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Trafficking suspect to be questioned in Battambang court

A 35-YEAR-OLD man arrested in Battambang province this week on human trafficking allegations was due to appear in court for questioning Thursday evening, officials said.

Police say Chum Chong is believed to have been behind the illegal transportation of at least 80 people into Thailand, where they were reportedly given jobs as day labourers.

Pich Saraen, police chief for Battambang’s Sampov Loun district, said police had been investigating Chum Chong “for several months” before arresting him on Tuesday evening while he was allegedly driving six adults and three children, aged between 1 and 4 years, to the Thai border.

“My police officers ambushed and arrested the suspect while he was taking nine victims and preparing them to illegally cross over the Cambodia-
Thailand border,” Pich Saraen said.

“The suspect confessed that he had sent more than 80 people to work as labourers on 15 different occasions, but the police believe he has done even more than this,” he added.

My police officers ambushed and arrested the suspect [on tuesday evening].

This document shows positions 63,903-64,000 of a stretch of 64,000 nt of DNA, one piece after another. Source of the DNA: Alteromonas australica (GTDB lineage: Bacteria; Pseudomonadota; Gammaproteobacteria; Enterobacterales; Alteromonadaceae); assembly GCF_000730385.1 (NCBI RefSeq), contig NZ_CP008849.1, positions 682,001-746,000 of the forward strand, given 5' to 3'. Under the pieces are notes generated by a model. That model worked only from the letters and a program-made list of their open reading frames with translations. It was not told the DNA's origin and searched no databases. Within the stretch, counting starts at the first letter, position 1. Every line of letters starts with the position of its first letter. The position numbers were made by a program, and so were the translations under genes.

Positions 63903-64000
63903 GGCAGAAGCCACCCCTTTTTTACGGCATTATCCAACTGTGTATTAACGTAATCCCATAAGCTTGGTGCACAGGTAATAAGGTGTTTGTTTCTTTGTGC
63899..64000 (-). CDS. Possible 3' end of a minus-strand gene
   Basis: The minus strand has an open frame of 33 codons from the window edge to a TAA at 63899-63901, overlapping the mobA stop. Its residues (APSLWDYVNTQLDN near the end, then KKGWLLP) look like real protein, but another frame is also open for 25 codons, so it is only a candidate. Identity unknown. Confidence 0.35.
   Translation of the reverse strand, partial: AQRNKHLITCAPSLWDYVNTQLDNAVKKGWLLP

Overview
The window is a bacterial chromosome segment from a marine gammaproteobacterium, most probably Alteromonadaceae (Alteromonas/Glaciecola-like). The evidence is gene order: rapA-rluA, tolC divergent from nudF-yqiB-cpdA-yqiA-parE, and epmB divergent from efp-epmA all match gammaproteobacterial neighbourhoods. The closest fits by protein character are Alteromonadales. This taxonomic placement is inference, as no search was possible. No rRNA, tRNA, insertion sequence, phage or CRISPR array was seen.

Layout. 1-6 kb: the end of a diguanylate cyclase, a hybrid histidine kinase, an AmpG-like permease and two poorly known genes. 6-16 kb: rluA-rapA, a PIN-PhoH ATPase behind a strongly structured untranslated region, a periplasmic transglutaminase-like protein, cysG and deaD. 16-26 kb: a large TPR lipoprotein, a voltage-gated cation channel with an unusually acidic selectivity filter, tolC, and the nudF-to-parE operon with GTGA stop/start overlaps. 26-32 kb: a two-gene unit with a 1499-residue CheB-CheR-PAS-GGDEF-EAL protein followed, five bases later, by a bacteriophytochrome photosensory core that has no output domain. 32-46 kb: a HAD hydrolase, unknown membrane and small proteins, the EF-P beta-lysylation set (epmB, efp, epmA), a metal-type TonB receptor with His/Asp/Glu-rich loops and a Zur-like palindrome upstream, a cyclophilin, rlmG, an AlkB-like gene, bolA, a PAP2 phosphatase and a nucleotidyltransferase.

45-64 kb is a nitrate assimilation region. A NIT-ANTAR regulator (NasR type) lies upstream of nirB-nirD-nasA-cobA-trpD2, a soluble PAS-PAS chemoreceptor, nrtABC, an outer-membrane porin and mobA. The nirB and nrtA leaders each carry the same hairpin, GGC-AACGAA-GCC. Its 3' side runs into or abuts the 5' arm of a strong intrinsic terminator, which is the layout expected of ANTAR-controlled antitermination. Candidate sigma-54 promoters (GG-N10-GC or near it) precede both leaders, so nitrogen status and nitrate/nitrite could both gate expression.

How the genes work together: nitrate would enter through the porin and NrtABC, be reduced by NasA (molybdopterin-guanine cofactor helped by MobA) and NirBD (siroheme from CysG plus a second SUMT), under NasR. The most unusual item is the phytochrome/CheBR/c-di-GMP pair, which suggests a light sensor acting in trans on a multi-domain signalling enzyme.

Pich Saraen said Chum Chong reported having transported both adults and children in groups of between six and 10 to a Thai broker who waited at the border, and that he had received a combined total of between 1,200 and 1,600 Thai baht (US$48) for each person.
Court appearance
Provincial police Chief Sor Thet said Chum Chong was due to appear in provincial court late Thursday evening, where he was to face questioning in connection with possible charges under the 2008 Law on the Suppression of Human Trafficking.

“We have sent the suspect late this evening for further investigation of the primary charge of illegal cross-border transfer of persons under the Law on the Suppression of Human Trafficking,” Sor Thet said.

As for the nine people Chum Chong was allegedly attempting to drive to the border at the time of his arrest, Pich Saraen said they had been “re-educated” and returned to their home villages in Sampov Lun district.

The “re-education”, he said, had consisted primarily of stark warnings that the majority of Cambodians who head to Thailand to work as labourers either head back with no money or are deported.

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